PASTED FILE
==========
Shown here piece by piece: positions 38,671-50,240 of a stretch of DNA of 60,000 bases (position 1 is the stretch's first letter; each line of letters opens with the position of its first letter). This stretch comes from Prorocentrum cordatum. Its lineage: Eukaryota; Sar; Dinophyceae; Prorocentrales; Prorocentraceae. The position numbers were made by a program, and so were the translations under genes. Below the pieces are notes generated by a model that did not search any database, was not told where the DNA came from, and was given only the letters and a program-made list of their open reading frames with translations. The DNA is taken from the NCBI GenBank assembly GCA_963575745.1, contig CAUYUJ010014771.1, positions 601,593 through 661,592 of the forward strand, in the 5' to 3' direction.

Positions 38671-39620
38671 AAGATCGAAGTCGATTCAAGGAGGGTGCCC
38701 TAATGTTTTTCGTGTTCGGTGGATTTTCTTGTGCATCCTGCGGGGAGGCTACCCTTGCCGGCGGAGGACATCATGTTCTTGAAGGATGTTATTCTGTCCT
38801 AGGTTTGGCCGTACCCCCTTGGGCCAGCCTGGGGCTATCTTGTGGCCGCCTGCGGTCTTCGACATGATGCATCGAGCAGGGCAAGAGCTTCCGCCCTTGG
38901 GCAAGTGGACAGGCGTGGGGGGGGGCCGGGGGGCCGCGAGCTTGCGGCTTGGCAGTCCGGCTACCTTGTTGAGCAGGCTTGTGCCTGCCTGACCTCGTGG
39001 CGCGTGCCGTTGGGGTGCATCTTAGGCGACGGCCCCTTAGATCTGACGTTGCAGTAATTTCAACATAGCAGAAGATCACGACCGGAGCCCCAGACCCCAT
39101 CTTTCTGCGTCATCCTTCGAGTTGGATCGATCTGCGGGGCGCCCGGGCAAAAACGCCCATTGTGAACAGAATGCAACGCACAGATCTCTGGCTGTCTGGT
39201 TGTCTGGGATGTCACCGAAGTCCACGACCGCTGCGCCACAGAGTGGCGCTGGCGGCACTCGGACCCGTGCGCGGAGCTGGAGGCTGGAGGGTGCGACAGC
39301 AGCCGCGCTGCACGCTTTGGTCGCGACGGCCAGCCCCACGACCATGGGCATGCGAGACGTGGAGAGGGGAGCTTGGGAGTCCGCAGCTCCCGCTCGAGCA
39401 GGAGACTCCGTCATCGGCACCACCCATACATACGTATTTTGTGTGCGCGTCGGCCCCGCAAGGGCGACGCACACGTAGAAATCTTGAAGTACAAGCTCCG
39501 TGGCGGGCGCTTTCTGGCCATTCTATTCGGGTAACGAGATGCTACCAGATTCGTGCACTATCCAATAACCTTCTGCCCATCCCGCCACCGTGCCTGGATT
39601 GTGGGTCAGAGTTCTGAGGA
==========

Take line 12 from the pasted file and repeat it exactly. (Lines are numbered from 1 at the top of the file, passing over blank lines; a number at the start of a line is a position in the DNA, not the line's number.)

39501 TGGCGGGCGCTTTCTGGCCATTCTATTCGGGTAACGAGATGCTACCAGATTCGTGCACTATCCAATAACCTTCTGCCCATCCCGCCACCGTGCCTGGATT